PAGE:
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I've been working on an interesting image processing project at work. I've finally gotten the program to the point that it works, however my employer has put the project on hold due to lack of funds. They don't want to invest any more money/time to buy a robot which we would need to complete the project.

Realistically, it doesn't look like anything further is going to happen with this project. Even though my manager has estimated it would bring a saving of about $300,000 a year. More than enough to pay for the project. I think the problem is that the company is hesitant to take risks at the moment.

In my employment contract, my software belongs to the company. Although I have not had this checked out by a lawyer. The invention has not yet been patented, and I'm considering buying the IP from my employer and building the robot myself with my own money.

I should also add that I'm the only one who understands how the software and mathematics work. Also, my employer seems to be concerned to a degree about competitors getting the technology.

I guess there are a number of out comes that could come from making them an offer:

  1. My employer recommences the project, but refuses my offer.

  2. My employer decides to sell the IP to me, allowing the project to be completed with no risk to them.

  3. We negotiate some kind of shared IP arrangement. (This may be the best option?)

  4. My employer refuses offer, and does not continue project.

  5. ? some thing else I haven't considered

Are there any other options I should consider?

Which situation is most advantageous?

What steps should I take in approaching them for this offer? Should I get legal advice? How do I ensure that I get the best advice?

In the case of situation No. 4. what other options are available to me?

A certain subset of the work that I have done is pure maths. On its own, if published, would not give any competitors an advantage. If I run out of all other options, should I consider just publishing an academic paper?

  • In Germany employer has to explicitly waive off his rights to file patent within 4 months in that condition employee owns the invention and can file patent of its own. you can provide your intention in writing and let organization decide what and how they wish to proceed. – Pushpak May 2 '15 at 13:36
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I guess there are a number of out comes that could come from making them an offer:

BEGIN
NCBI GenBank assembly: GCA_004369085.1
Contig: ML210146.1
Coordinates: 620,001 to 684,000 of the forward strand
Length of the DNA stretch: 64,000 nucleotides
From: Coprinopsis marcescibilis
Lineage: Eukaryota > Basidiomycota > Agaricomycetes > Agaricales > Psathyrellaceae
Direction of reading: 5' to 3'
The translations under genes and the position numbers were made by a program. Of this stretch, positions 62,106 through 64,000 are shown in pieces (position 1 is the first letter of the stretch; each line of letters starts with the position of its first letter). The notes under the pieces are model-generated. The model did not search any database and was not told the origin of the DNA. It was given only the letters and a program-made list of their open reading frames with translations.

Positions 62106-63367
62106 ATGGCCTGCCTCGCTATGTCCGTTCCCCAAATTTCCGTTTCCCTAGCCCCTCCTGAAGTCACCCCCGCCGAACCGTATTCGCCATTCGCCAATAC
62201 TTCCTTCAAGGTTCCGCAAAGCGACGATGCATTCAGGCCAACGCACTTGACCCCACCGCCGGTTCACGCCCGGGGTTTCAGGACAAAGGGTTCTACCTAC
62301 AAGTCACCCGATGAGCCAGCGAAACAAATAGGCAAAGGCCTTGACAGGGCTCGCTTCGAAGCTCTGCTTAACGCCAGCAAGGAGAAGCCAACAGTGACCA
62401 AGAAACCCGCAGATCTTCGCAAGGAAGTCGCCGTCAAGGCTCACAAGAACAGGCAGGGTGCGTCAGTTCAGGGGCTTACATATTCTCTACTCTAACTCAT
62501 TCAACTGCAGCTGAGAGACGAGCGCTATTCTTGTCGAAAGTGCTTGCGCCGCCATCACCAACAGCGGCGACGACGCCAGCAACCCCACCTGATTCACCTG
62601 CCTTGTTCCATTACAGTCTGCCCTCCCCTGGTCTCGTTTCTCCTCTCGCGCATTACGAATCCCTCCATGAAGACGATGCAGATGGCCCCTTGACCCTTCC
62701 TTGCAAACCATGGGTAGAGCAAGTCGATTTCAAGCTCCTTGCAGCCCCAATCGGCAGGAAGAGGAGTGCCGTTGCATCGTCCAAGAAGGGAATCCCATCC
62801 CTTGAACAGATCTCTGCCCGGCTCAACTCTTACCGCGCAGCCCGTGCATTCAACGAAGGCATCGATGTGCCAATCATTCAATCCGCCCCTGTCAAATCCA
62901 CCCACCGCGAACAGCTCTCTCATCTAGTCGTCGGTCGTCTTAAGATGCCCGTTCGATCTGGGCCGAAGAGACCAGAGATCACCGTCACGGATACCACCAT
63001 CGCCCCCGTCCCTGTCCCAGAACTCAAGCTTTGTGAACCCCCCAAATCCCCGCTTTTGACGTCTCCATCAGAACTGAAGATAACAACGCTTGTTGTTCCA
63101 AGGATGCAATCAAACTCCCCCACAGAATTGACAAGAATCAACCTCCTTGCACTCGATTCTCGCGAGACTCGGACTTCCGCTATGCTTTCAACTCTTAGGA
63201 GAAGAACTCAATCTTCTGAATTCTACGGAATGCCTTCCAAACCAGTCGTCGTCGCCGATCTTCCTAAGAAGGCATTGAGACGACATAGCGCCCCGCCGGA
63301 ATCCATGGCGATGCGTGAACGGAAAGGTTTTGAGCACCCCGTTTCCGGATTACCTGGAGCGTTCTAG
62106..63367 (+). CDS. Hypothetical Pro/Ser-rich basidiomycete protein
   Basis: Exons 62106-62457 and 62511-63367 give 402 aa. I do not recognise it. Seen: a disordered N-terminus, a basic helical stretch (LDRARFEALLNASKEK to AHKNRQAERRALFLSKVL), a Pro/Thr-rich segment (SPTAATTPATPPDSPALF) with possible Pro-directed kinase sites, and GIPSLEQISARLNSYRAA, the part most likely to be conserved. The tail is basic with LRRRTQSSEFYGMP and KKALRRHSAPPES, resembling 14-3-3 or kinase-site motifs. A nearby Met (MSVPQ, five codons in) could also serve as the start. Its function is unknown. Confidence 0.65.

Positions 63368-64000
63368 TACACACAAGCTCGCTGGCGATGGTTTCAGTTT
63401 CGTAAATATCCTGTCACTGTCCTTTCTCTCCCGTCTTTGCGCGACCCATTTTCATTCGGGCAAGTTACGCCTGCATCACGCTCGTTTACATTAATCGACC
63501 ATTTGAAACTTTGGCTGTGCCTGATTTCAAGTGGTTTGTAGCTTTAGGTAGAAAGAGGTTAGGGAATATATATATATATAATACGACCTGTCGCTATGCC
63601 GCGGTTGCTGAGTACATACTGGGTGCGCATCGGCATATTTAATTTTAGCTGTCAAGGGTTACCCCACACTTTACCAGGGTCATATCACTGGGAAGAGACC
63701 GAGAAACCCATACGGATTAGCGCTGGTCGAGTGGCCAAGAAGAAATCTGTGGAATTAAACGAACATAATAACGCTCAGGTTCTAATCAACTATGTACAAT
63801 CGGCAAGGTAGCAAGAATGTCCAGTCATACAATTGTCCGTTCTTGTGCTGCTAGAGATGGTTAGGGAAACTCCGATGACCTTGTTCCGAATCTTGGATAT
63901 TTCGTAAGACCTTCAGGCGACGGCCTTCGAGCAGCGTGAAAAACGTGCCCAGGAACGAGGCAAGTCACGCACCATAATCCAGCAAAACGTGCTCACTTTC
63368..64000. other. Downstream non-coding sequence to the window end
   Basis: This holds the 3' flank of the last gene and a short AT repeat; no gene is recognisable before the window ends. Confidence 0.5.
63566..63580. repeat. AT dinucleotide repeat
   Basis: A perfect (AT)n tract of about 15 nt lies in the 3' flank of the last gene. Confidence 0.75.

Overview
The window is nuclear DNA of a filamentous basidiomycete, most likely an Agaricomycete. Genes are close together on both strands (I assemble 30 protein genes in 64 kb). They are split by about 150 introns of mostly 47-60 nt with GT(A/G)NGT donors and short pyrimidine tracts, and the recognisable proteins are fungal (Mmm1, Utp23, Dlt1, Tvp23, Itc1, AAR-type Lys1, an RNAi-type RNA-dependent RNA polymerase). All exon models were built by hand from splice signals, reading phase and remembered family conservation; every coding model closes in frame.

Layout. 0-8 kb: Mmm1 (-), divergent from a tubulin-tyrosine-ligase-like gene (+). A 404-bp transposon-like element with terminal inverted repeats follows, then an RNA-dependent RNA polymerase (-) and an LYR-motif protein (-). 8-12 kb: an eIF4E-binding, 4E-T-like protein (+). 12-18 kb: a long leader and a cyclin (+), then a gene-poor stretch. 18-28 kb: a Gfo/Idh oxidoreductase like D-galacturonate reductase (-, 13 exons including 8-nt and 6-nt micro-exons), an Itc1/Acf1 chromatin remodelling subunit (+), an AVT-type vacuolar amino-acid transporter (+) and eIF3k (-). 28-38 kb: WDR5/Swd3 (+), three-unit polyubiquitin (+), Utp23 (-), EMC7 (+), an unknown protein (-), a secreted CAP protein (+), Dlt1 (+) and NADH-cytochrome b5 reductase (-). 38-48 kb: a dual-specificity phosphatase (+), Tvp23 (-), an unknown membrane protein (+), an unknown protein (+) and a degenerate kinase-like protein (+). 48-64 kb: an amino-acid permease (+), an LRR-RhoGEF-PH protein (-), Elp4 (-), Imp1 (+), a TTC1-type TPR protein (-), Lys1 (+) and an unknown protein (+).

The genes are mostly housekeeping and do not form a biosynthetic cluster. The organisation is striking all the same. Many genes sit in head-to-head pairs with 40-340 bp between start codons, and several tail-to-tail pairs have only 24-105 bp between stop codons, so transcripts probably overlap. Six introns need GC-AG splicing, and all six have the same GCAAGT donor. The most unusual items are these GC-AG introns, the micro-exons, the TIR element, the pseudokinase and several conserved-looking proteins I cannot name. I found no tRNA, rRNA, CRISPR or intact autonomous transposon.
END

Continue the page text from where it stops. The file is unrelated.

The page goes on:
1. My employer refuses offer, and does not continue project.

Unfortunately, I believe this is the most likely outcome. Nobody in the chain of command wants to be associated with having let go of something big. It's less risky for everyone's resume to just postpone the project indefinitely due to lack of funds.

If you still want to float a proposal on the off-chance, by all means, but I'd recommend trying to minimize your costs at this stage. For example, by avoiding expensive legal advice before there's any talk of a deal (see below).

  1. We negotiate some kind of shared IP arrangement. (This may be the best option?)

Ugh. This is a very tricky route. It probably sounds like the best option right now only because the details haven't been fleshed out, and any drawbacks aren't apparent yet. The trouble is, at some point the details will have to be fleshed out, and the drawbacks will become apparent. For example, suppose your employer retains a right to practice (make and sell) the invention according to the shared IP arrangement. Then, after you've done all the work of proving the concept and creating a market, the company can enter and complete with you in the market. Once you've eliminated such undesirable scenarios, my guess is you're left with a solution that looks a lot more like buying the IP rather than sharing it.

Should I get legal advice?

I'd get legal advice when it looks like a deal might be coming together, and not sooner. You can float something vague about wanting to carry on the project outside the company and being willing compensate the company for the IP with cash or shares, without specifying which or amounts. If you get a "no way" vibe then I guess you're done right there. If you get a "let's talk" vibe then you can get legal advice when putting together the deal.

How do I ensure that I get the best advice?

That's a tough one. Paying more doesn't necessarily get you better advice. And its not like you can get an idea of how good an IP lawyer is by reading contracts he's written. That stuff makes your head hurt to read.

If I run out of all other options, should I consider just publishing an academic paper?

With your employer's permission, why not? Make sure you get permission, as even "pure mathematics" can qualify for trade secret protection.

On its own, if published, would not give any competitors an advantage.

If the company agrees with this statement, all is well. If not, there may be a protracted legal battle resulting from a difference of opinion on this point.

  • Would it be an option to just quit your job? Seek outside financing and carry on on your own, given of course that there are other firms that will benefit and 'buy' from you in any form by licensing or such. – Rolf May 8 '15 at 2:51
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    @Rolf Unless your contract is very unusual, your employer owns the IP you generated on the job. Unless you buy or license that IP from the employer, you are stealing it by using it in your new business. And the penalties in the U.S. for that can be stiff. Jail time is not unheard of for trade secret theft. – Atsby May 8 '15 at 5:12

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